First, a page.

In many Christian circles we hear lots about the theme of glory as God’s ultimate goal for the creation. But by giving such prominence to glory, glory may be getting more glory than God.
Here’s what I mean. If God’s glory is seen to be a sort of spiritual commodity he wants or needs for himself, then glory gains a standing as high as God—which is the ‘glory’ of glory. This silent assumption is present in any claim that the creation was made in order to glorify God. It suggests that God must have been inadequate apart from the creation—and that glory is what he needs to be complete or well rounded. Perhaps he needs glory in order to be fully God? Or to be more satisfied with himself?
I know that a common claim is that the pursuit of glory is a divine right—the arbitrary prerogative of Deity to do whatever he pleases. But that still doesn’t dismiss the greatness of glory as something God wants for himself. And this glorification of glory also carries with it an assumption that we, like God, are also to be glory-mongers, given the high status glory holds. If God tells us he wants us to give glory to him, we need to work like beavers to achieve it. That’s our duty. And from that we get our own glory.
How do we glorify God? Certainly by enjoying him and by thanking him. But in the history of this tradition I see something much bigger has emerged as the greatest glory-producer: obedience to Scriptures. The harder we work in obeying all that God expects of us, the more this thing called glory begins to accumulate on his behalf.
And to the degree we adopt obedience as a pathway to glory (to both God’s glory and ours) God, we find, then becomes removed by at least one step from the action point of faith. Faith, after all, is the focus of our soul. In faith we are saved as we respond to the unconditional promises of God when the Spirit reveals God’s love to us through those promises. Faith comes when we set our eyes on Jesus as our exclusive basis for coming to the Father. Faith is a function of hearing God’s words about his Son. So if glory is the goal of our faith—a goal implicit in calling it the “chief end” of human existence—we have a subtle shift of gaze from Christ himself to a duty to obey his commands. That, by the way, means the gaze is actually on ourselves, as in: “how am I doing as I meet all your demands, Lord?” The “I” supplants the “you” of faith.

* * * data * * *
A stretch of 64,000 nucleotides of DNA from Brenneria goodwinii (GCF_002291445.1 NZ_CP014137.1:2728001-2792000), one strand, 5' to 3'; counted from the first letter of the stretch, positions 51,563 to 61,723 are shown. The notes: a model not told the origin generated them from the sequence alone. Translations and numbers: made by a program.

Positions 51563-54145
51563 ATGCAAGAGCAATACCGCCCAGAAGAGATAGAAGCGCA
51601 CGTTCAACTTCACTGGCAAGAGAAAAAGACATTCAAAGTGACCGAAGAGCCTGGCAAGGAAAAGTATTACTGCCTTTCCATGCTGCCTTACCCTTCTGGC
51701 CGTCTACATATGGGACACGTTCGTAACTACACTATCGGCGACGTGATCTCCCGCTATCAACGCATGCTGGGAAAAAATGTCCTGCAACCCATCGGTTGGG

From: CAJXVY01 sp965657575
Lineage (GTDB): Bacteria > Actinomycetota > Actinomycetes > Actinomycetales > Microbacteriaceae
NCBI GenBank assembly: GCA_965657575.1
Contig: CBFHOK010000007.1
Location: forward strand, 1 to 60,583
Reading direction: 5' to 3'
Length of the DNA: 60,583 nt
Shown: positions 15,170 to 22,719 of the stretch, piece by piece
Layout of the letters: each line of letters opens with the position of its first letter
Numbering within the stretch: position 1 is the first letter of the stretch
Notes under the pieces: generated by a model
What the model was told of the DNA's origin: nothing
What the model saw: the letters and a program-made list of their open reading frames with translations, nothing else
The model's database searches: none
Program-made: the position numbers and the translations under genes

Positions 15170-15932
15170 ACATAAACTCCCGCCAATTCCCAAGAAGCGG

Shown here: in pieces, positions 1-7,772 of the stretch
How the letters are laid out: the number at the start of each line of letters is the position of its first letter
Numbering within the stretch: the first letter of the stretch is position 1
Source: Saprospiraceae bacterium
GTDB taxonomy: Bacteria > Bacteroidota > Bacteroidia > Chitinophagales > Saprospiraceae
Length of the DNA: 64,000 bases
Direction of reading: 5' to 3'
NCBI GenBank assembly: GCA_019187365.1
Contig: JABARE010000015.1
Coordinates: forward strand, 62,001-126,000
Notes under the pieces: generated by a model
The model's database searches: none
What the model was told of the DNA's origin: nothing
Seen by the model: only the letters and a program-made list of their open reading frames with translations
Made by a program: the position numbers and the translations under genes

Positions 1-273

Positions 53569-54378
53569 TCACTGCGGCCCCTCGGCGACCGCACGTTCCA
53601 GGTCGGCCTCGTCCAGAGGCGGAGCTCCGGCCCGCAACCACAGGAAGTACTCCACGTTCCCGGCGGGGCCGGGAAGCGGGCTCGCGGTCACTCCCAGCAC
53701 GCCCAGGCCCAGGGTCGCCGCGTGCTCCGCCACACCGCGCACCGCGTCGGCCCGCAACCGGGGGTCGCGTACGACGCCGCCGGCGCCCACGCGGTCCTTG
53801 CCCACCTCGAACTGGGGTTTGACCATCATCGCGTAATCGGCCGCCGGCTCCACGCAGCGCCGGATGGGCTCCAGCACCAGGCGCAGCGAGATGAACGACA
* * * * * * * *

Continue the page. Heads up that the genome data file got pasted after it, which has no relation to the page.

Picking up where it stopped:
So let’s dismiss the glory of glory and attend to the glory of God himself. God is glorious! He doesn’t need any glory from us or from his creation. Instead he spills his glory out freely to his creation, a creation that displays his creative glory.
But we need to be more specific. It is the reality of the Trinity. He, alone, can resolve our confusion about why and how God’s calls on us to glorify himself. His glory is a relational reality—the dramatic exchange of mutual love and delight—that can even have a displayed quality as brilliant light or fire when the creation is excited by the presence of the dynamic love and creative activity of God the Father, Son, and Spirit.
The meaning of glory is offered most fully in John 17—where Jesus spoke aloud to the Father before going to his death. Jesus received glory from the Father, and he reciprocated that glory to the Father. As the linkage of glory to sacrificial death in the analogy of the planted-wheat of John 12 made clear, glory was displayed in the Son’s willingness to die for all who would believe.
Glory is what Jesus shared with the Father and the Spirit even before there was a creation (17:5). And what was the eternal motive for this whole exchange? Love! The Son’s real mission on earth wasn’t to gain glory but to give access to that eternal Father-Son-Spirit glory which the Father had given him “because you loved me before the foundation of the world” (17:24). So it is that God is not a glory-monger but a glory-sharer. And when the Spirit coaches us to glorify God—as in 1 Corinthians 10:31—it must be understood in light of 1 Corinthians 13, “the greatest of these is love” so that we love him, and out of that love our own celebration of his goodness—our own giving of glory—is poured out.